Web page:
Stack Overflow is a community of 4.7 million programmers, just like you, helping each other.

Join them; it only takes a minute:

Sign up
Join the Stack Overflow community to:
  1. Ask programming questions
  2. Answer and help your peers
  3. Get recognized for your expertise

I am trying to understand the basics of RTree algorithm and I am trying to figure out how it performs the search of e.g. all retaurants within 1 km. We would have all objects stores in rectangles in our database, we would then (prbably) build a query rectangle, based on our current position, and then find all rectangles that overlap with it. WOuld we then scan through the results to find the ones of interest i.e. only objects which are restaurants?

share|improve this question
up vote 4 down vote accepted

Yes, this is basically how range queries on R-trees work: if a rectangle overlaps with your query region, expand it (look at the contents, rectangles or points). Otherwise, ignore it. Overlap testing is simple for rectangle-to-rectangle, and for spherical queries you need to compute the minimum distance of the sphere center to the rectangle ("minDist").

k nearest neighbor queries are a bit more tricky; here you need priority queues. Always expand the best candidate (by "minDist"), until you have found k objects that are closer than the next rectangles "minDist".

Since you can't really index the "is a restaurant" property, you'll have to either build an r-tree containing restaurants only, or filter the results by the restaurant property. (This also is how it is done e.g. in SQLite; the spatial part is indexed with an R-tree, while the restaurant property is e.g. obtained via a join or a bitmap index)

The tricky part of an R-tree is not the query, but how to build it. There are very simple but good methods for bulk loading point data (STR), but for an online database you need somewhat tricky methods. R*-trees outperform classic R-trees significantly in my experience; the reinsertions used by R*-trees are in particular tricky to implement in a real DBMS. An interesting tradeoff is to just use insert and split from R*, but not the reinsertions. On the query side, there is no difference between R and R* anyway.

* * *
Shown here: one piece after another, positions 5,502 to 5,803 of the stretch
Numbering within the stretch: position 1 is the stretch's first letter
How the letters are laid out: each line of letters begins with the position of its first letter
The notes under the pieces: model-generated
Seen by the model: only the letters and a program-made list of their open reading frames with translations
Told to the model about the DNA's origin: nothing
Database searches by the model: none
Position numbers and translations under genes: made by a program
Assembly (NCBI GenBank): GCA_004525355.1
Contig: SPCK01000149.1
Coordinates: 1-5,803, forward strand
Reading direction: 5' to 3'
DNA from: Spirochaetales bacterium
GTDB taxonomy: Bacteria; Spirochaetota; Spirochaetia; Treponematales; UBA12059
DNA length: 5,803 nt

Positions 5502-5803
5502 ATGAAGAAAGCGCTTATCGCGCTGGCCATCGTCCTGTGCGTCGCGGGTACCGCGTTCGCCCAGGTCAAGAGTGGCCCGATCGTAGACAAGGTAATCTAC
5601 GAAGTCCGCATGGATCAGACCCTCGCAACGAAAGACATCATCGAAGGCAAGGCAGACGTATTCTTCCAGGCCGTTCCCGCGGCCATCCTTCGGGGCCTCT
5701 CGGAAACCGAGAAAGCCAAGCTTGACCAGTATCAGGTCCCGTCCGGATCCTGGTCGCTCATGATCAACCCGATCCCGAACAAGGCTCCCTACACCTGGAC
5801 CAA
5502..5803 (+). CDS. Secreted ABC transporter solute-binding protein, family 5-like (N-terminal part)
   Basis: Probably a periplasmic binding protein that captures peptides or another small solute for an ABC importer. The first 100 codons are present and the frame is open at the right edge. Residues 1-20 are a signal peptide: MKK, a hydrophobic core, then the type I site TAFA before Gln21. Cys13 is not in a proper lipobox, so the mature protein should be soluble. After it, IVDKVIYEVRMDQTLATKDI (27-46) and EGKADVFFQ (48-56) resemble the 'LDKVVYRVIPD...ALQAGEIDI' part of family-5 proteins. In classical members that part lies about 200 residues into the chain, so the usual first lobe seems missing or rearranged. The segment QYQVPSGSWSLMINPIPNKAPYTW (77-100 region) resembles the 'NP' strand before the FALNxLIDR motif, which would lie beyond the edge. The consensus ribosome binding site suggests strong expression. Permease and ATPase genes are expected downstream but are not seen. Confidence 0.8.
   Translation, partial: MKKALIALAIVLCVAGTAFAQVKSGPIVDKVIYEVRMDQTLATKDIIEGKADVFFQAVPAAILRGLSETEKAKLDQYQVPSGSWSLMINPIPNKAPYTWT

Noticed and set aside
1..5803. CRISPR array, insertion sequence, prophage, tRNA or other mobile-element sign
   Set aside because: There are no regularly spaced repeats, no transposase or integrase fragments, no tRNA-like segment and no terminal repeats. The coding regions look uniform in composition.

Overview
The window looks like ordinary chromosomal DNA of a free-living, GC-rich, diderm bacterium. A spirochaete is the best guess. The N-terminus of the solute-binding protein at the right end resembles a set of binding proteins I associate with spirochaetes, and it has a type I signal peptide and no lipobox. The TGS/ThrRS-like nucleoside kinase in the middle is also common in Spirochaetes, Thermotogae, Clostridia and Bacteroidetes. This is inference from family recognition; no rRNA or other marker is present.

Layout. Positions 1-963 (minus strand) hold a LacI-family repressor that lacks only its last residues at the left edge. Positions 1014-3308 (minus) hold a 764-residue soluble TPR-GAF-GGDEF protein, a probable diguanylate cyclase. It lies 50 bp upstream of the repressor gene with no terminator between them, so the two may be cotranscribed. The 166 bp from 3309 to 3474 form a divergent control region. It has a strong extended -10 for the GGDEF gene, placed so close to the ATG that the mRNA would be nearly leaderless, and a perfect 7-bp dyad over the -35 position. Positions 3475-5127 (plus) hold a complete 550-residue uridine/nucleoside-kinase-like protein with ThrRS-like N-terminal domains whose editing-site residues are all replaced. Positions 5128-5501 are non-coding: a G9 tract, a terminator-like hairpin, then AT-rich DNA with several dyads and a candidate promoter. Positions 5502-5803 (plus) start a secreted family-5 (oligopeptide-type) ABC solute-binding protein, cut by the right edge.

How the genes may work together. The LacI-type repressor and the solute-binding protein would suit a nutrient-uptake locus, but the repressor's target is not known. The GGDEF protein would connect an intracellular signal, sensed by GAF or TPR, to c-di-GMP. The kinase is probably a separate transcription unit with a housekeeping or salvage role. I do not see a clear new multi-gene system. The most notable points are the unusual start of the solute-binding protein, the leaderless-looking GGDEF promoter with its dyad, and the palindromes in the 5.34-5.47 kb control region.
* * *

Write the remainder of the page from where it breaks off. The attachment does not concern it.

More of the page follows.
kd-trees: They are related to r-trees, but have some key differences: first of all, they are not designed for disk storage, but in-memory operation only. Secondly, they are not meant to be updated (they are not balanced trees), but if you have changes you will have to rebuild them again every now and then to keep the performance good. So in some cases they will perform very well (and they are fairly simple to implement), but once you get to large data and on-disk they are much more painful. Furthermore, they do not allow for different loading strategies.

share|improve this answer
    
Just a note but to say that there are more the 4 hilbert curves is non-sense. The basic shape of a hilbert curve has only 4 directions. Maybe you mean the moore curve? – Phpdevpad Aug 21 '12 at 19:12
    
Even in 2D, you can start in each corner, and then go either X first or Y first. That already makes 8 curves. And to many, the Moore curve is a Hilbert curve, too, since it consists of the same primitives. But I'm mostly interested in higher dimensionality anyway, and there the number goes up even more, because you can use different permutations of the axes in each recursion step. – Anony-Mousse Aug 22 '12 at 8:29
    
You have a really strange way of counting and showing people things. – Phpdevpad Aug 22 '12 at 9:13
    
4 corners times 2 axis permutations = 8 isomorphic variants (+ slight layout variations such as moore). So no counting involved here, but multiplication. – Anony-Mousse Aug 22 '12 at 11:03
    
Does it satisfy the triangle inequality? – Phpdevpad Aug 22 '12 at 11:12

Your Answer

 
discard

By posting your answer, you agree to the privacy policy and terms of service.

Not the answer you're looking for? Browse other questions tagged or ask your own question.